Written by Lois Lowry
I had no idea what I was getting into when I borrowed this book from the library. I have been trying to read as many Lois Lowry books as I can get my hands on. So to that end, I ordered this sight unseen from the website, and picked it up when they called me. (LOVE that service!)
"Shouldn't we be orphans?" one of the Willoughby children suggests one day. The four are, after all, part of an old-fashioned kind of family, and their parents - well, their parents are not all one would hope for.From cover to cover this book was a delight for me to read. It is a satire of an "old-fashioned story", full of dastardly plots and nefarious characters, with many surprising twists and turns that touch on common themes in classic children's stories. It is the many references to these classic stories that make the inside joke of this book that much funnier.
Recalling literary heroes and heroines such as Anne of Green Gables, Pollyanna, and James and the Giant Peach, the Willoughbys concoct a diabolical plot to turn themselves into worthy and winsome orphans. Little do they know that Mr. and Mrs. Willoughby have already begun to formulate their own thoroughly despicable plan inspired by another favorite bedtime story: the tale of Hansel and Gretel...
It's not a book that everyone will enjoy. The characters in this book are not very lovable (with the exception of baby Ruth), but you're not meant to love them. It would make a fun read-aloud book (just read it first and know your children.)
I have to point out some funnier parts of the book that might be overlooked: the Glossary and Bibliography at the end. Please, PLEASE read them. They are hilarious! Ms. Lowry's definitions are a riot, for example:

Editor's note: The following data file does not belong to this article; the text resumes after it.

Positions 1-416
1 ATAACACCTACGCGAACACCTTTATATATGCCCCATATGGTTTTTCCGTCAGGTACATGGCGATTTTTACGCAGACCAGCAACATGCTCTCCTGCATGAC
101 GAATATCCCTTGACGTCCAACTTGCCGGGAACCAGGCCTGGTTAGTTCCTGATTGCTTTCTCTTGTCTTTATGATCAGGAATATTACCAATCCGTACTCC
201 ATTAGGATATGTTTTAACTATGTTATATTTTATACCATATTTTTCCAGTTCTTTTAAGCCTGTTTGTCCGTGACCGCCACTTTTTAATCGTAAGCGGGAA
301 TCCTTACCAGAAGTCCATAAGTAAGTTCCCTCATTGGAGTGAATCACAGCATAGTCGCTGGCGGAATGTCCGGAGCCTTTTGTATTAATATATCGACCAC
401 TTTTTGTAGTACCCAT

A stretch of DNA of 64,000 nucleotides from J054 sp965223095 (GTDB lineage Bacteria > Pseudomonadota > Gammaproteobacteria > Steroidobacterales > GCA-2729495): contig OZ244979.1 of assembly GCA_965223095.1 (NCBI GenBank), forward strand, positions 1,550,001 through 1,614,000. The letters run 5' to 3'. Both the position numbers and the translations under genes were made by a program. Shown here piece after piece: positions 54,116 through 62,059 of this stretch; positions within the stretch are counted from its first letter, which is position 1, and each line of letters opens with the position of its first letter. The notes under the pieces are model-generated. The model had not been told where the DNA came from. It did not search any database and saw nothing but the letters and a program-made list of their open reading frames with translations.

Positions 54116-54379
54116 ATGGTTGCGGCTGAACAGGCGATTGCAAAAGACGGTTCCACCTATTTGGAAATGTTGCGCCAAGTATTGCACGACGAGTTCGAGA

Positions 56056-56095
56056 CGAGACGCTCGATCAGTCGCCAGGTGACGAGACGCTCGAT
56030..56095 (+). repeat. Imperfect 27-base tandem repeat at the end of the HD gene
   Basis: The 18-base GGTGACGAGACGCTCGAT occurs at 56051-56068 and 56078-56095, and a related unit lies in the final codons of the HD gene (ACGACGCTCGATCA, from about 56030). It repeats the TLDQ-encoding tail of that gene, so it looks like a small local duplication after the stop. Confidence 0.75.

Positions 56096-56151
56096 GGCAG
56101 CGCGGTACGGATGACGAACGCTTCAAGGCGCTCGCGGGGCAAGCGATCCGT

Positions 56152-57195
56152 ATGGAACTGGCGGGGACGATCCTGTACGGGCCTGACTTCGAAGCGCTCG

IGNOMINIOUS means shamefully weak and ineffective. Oliver Twist saying "Please sir, might I have some more?" would be ignominious, except that he isn't shameful, just sort of pathetic. This book has ignominious illustrations. They are shamefully weak because the person who drew them is not an artist.Her summaries of the books she makes reference to in her story are also funny.
And then go to the back flap and read the about-the-author blurb. Okay, never mind, I'll quote it here because I love it.
Influenced in her childhood by a mother who insisted on surrounding her with books instead of roller skates and jump ropes, Lois Lowry grew up lacking fresh air and exercise but with a keen understanding of plot, character, and setting. Every morning she opened the front door hoping to find an orphaned infant in a wicker basket. Alas, her hopes were always dashed and her dreams thwarted. She compensates by writing books. Today she is a wizened, reclusive old woman who sits hunched over her desk thinking obsessively about the placement of commas.Ms. Lowry, thank you for the laughs.